What ever happened to Bette and Joan? Two legends face off in 'Feud'

Story highlights

  • Ryan Murphy's "Feud: Bette and Joan" premieres Sunday night on FX
  • Eight-part series explores the bitter rivalry of legendary movie stars Davis and Crawford

(CNN)It sounds like the juicy plot from an old movie.

Two larger-than-life stars do battle while attempting a film comeback.
Susan Sarandon shows off her "Bette Davis eyes" with a requisite cigarette.
Maybe writer-producer Ryan Murphy had that idea in mind when he turned to the longtime rivalry of Bette Davis and Joan Crawford for his new anthology series, "Feud: Bette and Joan," which premieres at 10 p.m. ET Sunday on FX.
    The promos for the eight-part show promise campy fun with two modern-day stars -- Susan Sarandon as Davis and Jessica Lange as Crawford -- impersonating the legendary actresses during the making of the 1962 cult movie classic "What Ever Happened to Baby Jane?"
    The all-star cast also includes Catherine Zeta-Jones as Olivia de Havilland, Stanley Tucci as studio mogul Jack L. Warner, Alfred Molina as "Baby Jane" director Robert Aldrich and Judy Davis as gossip columnist Hedda Hopper.
    "Feud" also is expected to tackle a more serious theme, Hollywood's ageist attitude toward women. At the time of "Baby Jane," Davis and Crawford, both in their 50s, had few job offers, even as their male contemporaries still played romantic leads opposite actresses 20 or 30 years their junior.
    After "Baby Jane" became a sleeper hit, Davis loved to quote the money men reacting to the risky casting: "Those two old broads? I wouldn't give you a dime." (She later complained that Crawford asked her never to refer to her as an "old broad" again.)
    Jessica Lange tackles the role of Joan Crawford, the ultimate movie star.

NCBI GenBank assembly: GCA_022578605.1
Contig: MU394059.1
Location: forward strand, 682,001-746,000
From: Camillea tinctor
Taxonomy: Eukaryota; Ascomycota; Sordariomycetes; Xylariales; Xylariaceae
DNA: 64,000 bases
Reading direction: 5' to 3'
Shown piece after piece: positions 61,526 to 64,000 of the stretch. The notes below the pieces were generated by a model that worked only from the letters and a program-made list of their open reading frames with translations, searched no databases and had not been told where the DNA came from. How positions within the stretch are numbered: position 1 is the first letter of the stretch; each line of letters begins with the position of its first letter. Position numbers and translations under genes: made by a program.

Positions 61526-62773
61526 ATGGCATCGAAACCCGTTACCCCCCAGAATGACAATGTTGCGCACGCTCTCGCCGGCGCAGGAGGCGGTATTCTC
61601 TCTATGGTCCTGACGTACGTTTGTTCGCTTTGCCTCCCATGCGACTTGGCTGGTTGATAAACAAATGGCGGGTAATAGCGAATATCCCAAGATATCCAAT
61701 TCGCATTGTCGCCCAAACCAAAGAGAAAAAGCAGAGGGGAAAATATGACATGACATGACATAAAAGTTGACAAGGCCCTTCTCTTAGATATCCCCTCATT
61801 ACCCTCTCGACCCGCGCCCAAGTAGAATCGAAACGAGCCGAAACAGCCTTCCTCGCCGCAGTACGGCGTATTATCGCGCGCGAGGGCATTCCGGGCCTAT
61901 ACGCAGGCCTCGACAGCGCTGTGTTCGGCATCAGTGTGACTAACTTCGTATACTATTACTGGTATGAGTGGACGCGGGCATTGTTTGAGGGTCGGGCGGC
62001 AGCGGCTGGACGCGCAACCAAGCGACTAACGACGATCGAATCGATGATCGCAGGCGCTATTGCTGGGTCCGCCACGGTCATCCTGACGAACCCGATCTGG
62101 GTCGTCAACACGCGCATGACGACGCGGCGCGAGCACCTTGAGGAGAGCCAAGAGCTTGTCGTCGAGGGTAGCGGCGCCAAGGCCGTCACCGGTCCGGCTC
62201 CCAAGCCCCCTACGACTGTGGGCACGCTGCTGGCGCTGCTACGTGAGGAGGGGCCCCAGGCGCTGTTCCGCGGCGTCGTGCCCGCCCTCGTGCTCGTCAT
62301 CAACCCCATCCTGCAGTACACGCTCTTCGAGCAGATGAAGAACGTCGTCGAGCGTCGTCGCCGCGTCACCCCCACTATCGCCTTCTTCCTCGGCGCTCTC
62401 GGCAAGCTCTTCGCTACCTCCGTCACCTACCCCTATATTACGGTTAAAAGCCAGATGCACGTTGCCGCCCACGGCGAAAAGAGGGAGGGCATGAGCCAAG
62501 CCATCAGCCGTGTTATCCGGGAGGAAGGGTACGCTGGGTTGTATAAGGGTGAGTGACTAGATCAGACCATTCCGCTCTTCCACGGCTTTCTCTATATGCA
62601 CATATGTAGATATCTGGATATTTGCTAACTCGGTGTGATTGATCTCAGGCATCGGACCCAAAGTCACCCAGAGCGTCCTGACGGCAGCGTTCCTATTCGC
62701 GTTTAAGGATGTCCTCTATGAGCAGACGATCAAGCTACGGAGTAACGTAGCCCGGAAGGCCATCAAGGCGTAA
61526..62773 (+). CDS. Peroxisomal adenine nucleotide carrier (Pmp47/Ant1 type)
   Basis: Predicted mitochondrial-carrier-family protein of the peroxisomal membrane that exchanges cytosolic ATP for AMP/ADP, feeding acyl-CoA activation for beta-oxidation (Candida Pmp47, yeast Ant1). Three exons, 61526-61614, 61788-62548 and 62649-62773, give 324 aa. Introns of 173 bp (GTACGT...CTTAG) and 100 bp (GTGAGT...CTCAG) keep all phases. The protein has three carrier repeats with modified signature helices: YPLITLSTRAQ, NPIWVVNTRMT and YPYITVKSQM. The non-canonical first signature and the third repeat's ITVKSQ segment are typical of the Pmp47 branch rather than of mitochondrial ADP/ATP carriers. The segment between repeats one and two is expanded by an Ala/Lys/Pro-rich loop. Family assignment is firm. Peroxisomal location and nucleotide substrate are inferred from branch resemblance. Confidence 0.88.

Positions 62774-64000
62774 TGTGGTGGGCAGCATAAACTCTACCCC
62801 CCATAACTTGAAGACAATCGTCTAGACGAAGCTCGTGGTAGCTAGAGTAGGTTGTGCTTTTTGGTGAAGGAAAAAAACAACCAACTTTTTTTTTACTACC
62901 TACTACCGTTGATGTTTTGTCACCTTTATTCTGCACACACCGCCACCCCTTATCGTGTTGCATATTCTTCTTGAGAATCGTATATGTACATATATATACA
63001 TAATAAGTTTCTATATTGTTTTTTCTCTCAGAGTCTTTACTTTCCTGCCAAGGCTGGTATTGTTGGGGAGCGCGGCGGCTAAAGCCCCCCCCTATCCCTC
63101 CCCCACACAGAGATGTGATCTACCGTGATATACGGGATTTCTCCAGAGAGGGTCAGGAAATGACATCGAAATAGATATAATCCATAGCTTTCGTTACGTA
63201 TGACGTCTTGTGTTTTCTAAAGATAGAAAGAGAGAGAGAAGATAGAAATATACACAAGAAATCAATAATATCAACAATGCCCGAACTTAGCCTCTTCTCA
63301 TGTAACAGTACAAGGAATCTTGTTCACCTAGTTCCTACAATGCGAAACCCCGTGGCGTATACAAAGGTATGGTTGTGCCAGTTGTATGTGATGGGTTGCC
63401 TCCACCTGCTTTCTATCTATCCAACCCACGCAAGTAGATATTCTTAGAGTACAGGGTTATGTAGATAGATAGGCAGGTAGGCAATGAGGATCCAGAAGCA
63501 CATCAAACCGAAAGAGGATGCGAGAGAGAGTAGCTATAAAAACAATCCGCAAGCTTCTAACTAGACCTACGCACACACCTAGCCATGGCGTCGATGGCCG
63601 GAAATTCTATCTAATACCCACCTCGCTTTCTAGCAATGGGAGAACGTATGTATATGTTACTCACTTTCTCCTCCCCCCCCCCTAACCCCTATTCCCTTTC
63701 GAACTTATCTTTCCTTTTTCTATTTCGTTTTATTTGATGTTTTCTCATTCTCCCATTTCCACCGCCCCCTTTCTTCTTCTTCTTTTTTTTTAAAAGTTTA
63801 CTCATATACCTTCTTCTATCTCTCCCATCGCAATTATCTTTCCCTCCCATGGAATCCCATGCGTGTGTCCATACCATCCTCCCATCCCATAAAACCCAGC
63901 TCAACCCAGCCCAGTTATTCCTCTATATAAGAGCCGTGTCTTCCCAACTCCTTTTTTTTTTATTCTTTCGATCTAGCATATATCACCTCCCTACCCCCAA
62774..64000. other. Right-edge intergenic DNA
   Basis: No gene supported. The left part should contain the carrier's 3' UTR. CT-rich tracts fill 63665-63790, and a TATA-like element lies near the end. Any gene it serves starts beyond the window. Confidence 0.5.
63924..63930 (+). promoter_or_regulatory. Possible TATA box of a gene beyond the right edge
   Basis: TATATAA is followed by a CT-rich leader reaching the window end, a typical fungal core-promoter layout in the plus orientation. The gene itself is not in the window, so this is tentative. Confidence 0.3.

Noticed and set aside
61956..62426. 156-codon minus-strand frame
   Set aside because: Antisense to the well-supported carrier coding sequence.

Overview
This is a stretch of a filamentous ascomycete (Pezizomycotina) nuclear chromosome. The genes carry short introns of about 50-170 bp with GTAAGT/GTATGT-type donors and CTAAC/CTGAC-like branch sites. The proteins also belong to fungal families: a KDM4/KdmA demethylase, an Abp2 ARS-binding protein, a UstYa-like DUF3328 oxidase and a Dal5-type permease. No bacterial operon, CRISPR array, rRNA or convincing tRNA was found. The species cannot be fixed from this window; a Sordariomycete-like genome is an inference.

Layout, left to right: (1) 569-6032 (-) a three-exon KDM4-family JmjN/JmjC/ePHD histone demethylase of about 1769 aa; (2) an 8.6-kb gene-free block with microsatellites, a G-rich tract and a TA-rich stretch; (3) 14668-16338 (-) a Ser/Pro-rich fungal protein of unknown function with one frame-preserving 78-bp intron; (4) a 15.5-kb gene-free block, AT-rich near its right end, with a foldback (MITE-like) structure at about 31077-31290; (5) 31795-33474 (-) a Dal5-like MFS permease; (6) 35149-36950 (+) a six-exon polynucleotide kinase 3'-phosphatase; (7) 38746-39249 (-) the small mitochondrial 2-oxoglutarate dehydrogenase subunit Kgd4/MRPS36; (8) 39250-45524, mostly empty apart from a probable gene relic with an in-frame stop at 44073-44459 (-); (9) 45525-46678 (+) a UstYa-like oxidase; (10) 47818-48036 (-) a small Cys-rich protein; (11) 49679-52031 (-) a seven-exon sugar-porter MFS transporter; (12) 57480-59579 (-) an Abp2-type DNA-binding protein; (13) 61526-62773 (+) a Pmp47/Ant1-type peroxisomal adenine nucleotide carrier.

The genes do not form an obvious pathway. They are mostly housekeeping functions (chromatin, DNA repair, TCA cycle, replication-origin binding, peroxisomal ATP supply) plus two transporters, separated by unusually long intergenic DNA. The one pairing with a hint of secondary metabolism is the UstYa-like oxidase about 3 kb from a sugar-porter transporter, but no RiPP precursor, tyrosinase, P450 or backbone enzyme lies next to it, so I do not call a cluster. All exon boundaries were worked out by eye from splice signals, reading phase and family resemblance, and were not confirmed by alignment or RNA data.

The two Oscar-winning stars had a strained relationship long before they filmed together. Was it because they were too alike? Too dissimilar? Did they both have a romantic interest in the same man (actor Franchot Tone, Crawford's second husband and a Davis co-star)? Or did Davis see Crawford as a threat to her reign at Warner Bros. when the latter arrived at the studio in the '40s?
    "They were both remarkable women, dynamic and fascinating, so alike in the struggles to achieve recognition -- clawing their way to the top in a man's world and industry, and staying there," the late Vincent Sherman, who directed both women, recalled in his 1996 memoir, "Studio Affairs: My Life as a Film Director."
    Sherman described Davis as "simple, forthright, honest and unaffected" off-screen, while he saw Crawford as "actorish, theatrical and affected." The reverse happened when they began acting, he said.
    "Bette dressed poorly and never seemed to care much how she looked (outside of the movies), whereas Joan was always well dressed and highly conscious of how she appeared," he wrote. "Bette never thought of herself as being beautiful or attractive, whereas Joan was sure of her beauty and dedicated her life to taking care of it."
    Near the end of her life, Davis publicly insisted she and Crawford hadn't feuded but declined to say whether she liked her co-star. "Well, we never knew each other very much personally. We were very different kinds of women," she told CNN's "Larry King Live" in 1988.
    Her rival likely would have agreed with her.
    "Bette is of a different temperament than I," Crawford explained at a tribute in 1973, four years before her death.
    "She has to yell every morning, and so I just sat and knitted. I knitted a scarf from, uh, Hollywood to Malibu."
    For those unfamiliar with the legendary stars, check out the gallery above for a crash course on their long careers.